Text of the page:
Imagine you’re meeting a potential wealth management client for the first time. They have $700,000 in a brokerage account, $400,000 in a retirement account, two kids, a dog and a house in L.A. Great. You start by asking their goals for themselves, their money, and their family.
Puzzled, they tilt their heads and say, “We were hoping you would tell us.”
See what I mean? How can you possibly come up with a solution for clients who can’t even articulate their goals, or speak to their financial pain points?
The same is true for us vendors. Before we can help you, we need to know where your business is going and how you think marketing can help you get there. The answers don’t have to be “right” (and we’ll help you get there), but it you come prepared to participate, our conversations can be very fruitful. If you don’t—well, it’s hard to deliver value for you. We know we’ll constantly have to prove ourselves and remind you why you hired us.
“But, Megan,” some advisors say, “we’re not ready for that. We’re just trying to understand the basics. How will we learn if you don’t tell us?”
If you’re calling an agency just to get a general marketing education, then that’s what you’ll get—general information, most of it irrelevant to you, and lacking the specifics you’re really looking for.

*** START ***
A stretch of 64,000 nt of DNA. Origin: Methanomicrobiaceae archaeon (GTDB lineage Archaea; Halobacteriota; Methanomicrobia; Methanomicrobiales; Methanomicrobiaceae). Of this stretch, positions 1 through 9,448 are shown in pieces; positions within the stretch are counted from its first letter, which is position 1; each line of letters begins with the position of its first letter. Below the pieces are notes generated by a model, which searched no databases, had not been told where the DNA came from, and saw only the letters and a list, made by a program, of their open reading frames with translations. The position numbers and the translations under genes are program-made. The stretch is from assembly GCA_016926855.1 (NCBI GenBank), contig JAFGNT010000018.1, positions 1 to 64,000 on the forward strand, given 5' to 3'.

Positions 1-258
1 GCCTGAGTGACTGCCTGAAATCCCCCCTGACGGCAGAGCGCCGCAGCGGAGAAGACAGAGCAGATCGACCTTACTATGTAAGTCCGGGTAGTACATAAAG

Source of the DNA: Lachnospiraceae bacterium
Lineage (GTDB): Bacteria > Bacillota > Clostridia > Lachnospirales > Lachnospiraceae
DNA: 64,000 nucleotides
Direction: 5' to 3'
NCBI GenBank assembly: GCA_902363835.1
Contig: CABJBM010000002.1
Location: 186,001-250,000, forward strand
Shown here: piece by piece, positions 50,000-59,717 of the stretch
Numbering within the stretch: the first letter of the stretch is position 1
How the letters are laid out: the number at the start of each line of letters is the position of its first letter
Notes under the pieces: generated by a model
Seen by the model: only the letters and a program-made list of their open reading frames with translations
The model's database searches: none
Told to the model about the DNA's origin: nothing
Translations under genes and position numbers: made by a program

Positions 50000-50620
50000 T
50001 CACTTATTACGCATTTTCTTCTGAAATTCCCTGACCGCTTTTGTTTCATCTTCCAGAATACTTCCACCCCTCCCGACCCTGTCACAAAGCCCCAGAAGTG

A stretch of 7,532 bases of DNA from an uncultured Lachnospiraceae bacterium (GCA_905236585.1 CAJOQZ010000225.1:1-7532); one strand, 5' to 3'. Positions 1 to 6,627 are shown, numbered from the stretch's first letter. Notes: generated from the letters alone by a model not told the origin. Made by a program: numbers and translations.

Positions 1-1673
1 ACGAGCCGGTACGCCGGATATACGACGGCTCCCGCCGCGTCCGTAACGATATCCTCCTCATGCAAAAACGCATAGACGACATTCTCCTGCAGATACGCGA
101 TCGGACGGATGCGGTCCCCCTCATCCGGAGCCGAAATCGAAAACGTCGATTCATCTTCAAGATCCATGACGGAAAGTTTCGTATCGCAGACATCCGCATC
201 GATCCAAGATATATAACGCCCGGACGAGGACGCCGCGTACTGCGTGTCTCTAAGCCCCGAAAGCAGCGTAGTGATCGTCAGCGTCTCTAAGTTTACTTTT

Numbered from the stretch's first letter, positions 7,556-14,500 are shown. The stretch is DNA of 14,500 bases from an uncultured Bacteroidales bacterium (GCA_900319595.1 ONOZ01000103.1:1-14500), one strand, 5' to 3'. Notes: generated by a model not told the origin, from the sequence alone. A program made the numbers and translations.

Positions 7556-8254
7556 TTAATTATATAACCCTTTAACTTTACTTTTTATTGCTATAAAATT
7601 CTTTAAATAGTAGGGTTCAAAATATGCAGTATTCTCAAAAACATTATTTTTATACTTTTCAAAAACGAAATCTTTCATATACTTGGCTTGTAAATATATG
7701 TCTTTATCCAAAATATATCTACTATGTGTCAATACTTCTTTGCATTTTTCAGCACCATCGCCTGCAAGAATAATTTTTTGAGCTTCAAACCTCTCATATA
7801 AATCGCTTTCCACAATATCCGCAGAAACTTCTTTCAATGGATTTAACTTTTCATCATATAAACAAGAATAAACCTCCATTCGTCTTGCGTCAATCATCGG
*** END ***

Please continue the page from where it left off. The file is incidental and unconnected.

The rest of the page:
So, don’t call an agency to be your marketing tutor. Instead, read. Advisors have never had better access to self-help insights and information—through trade pubs, custodian relationships, blogs, podcasts, other advisors and industry pundits. Be curious. Be inquisitive. If you hear something on a podcast that intrigues you, follow the host back to LinkedIn. Read what they write there. Email your questions. Attend a webinar. Be an active participant at industry events.
At some point, you’ll understand the basics. You’ll have identified your own issues. And narrowed down your questions. Then, finally, you’ll be ready to call an agency.
Instead of saying, “Tell us what we need,” you’ll say, “We need help with this.“
- 1 of 1545